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Chloroform, Its Toxicity and Mechanisms of Action Research Paper

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Updated: May 11th, 2021

Chloroform is an organic chemical known as trichloromethane. It is a colorless substance with a sweet smell but highly toxic. The chemical exists in the form of a dense liquid that is manufactured as the precursor to Polytetrafluoroethylene (PTFE). The chemical is categorized among the most toxic substances, which target specific organs in the human body.

Toxic Effects

Target Organs

Animals and humans can absorb chloroform into their body through inhalation. If taken in large quantities, the substance can be highly toxic. The skin is one of the main body organs that can be exposed to the chemical. The skin of human beings and animals readily absorbs the chemical through dermal absorption. This occurs when a person is bathing or showering with water that contains chloroform. When the skin is hydrated, its chances of absorbing chloroform increase.

The chemical then penetrates into the body and causes the highest tissue levels in various body organs such as lungs, kidneys, and liver as well as the nervous system (Sasso et al. 367). The distribution of chloroform throughout the body depends on the level and route of exposure. For instance, when it is inhaled or absorbed through the skin extrahepatic tissues are highly affected.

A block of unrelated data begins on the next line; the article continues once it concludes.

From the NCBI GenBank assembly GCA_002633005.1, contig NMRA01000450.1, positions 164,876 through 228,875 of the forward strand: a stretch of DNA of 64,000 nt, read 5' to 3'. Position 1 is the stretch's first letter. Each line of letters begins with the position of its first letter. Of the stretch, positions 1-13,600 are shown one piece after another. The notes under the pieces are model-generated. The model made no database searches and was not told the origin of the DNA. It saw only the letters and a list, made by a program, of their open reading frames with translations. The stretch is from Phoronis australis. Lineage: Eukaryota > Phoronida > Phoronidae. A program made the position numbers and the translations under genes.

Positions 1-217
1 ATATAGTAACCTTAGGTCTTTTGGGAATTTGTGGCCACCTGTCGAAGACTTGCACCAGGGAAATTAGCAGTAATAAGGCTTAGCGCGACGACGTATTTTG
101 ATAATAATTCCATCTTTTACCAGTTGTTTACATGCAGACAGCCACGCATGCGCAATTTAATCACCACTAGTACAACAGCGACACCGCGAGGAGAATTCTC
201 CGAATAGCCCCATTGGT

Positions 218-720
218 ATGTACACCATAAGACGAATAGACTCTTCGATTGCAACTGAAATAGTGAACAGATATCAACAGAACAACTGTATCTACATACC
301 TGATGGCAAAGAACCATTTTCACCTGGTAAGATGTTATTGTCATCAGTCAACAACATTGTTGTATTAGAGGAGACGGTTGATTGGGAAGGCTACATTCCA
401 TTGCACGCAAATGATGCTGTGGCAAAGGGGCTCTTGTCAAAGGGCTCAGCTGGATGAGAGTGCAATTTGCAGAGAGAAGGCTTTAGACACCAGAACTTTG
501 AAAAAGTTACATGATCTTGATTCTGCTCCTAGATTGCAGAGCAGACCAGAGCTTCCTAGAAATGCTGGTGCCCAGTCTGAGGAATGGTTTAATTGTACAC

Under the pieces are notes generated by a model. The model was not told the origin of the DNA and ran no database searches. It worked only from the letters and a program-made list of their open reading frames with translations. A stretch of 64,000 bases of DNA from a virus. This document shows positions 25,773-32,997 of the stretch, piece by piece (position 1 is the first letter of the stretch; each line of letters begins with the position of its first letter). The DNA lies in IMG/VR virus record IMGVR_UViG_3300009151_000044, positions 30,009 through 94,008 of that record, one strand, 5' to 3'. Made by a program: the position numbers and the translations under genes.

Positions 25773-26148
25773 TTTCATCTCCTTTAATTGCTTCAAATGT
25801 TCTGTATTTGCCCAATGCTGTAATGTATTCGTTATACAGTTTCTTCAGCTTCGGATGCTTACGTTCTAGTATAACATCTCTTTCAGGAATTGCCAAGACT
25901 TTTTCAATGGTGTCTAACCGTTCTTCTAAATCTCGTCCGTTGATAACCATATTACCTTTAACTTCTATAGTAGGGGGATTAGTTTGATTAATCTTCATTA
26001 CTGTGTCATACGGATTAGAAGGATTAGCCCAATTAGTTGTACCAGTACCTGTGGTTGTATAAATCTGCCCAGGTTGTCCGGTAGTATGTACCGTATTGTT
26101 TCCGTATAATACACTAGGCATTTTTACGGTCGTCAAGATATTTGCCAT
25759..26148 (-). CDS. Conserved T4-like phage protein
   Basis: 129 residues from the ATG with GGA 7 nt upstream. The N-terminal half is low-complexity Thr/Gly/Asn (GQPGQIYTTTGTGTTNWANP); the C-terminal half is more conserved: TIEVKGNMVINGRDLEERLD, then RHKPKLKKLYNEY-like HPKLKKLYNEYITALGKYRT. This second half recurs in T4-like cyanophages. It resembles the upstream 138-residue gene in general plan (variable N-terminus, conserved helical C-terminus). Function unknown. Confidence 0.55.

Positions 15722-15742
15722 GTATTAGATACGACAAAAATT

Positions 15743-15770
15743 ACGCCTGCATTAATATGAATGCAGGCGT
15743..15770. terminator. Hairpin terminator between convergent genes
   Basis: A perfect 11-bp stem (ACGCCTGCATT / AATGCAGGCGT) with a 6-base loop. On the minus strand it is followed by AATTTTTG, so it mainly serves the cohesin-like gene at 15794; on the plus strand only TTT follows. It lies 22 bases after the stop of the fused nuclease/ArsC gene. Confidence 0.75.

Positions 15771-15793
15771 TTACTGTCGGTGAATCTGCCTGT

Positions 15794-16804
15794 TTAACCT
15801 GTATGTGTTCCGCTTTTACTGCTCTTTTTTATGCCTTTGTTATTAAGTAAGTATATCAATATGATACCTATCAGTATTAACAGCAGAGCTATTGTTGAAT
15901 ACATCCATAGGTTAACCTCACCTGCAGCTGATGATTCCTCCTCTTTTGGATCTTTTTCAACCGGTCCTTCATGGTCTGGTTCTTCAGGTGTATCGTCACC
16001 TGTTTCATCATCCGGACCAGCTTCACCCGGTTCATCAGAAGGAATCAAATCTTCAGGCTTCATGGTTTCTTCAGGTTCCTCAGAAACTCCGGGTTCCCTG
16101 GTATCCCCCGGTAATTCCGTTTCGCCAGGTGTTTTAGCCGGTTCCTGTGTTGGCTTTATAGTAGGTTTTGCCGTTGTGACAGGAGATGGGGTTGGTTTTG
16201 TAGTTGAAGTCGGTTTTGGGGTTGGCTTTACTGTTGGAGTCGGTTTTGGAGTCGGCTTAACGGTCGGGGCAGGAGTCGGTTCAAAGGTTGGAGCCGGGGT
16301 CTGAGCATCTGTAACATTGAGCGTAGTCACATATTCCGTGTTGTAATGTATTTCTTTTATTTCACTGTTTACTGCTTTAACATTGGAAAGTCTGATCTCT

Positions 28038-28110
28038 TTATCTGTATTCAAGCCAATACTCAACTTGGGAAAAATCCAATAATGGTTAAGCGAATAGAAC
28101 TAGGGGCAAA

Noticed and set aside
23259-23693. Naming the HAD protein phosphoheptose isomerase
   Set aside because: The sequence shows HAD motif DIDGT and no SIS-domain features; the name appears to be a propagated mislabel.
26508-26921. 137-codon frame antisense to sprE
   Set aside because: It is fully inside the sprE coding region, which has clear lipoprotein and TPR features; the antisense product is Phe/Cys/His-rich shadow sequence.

The central nervous system is one of the main target organs in human beings and animals. This includes the above-mentioned organs when it is inhaled or drunk in a liquid. In the past, medical professionals used chloroform during surgical procedures before its harmful effects on the human kidney and liver were identified. Inhaling chloroform, drinking water or eating food that contains a large amount of the substance for a long period may cause serious damage to the kidneys and liver.

When a large amount of chloroform gets into contact with the skin, it can cause sores and irritation. Even though no research has indicated the adverse effects of the chemical on the human reproductive system, pregnant rats and mice suffer miscarriage when they inhale chloroform (Grant & Schuman 45). If the pregnancy survives, the offspring develops birth defects. On the other hand, long-term use of chlorinated is linked to the cancerous growth in the urinary bladder and colon.

Mechanisms of Action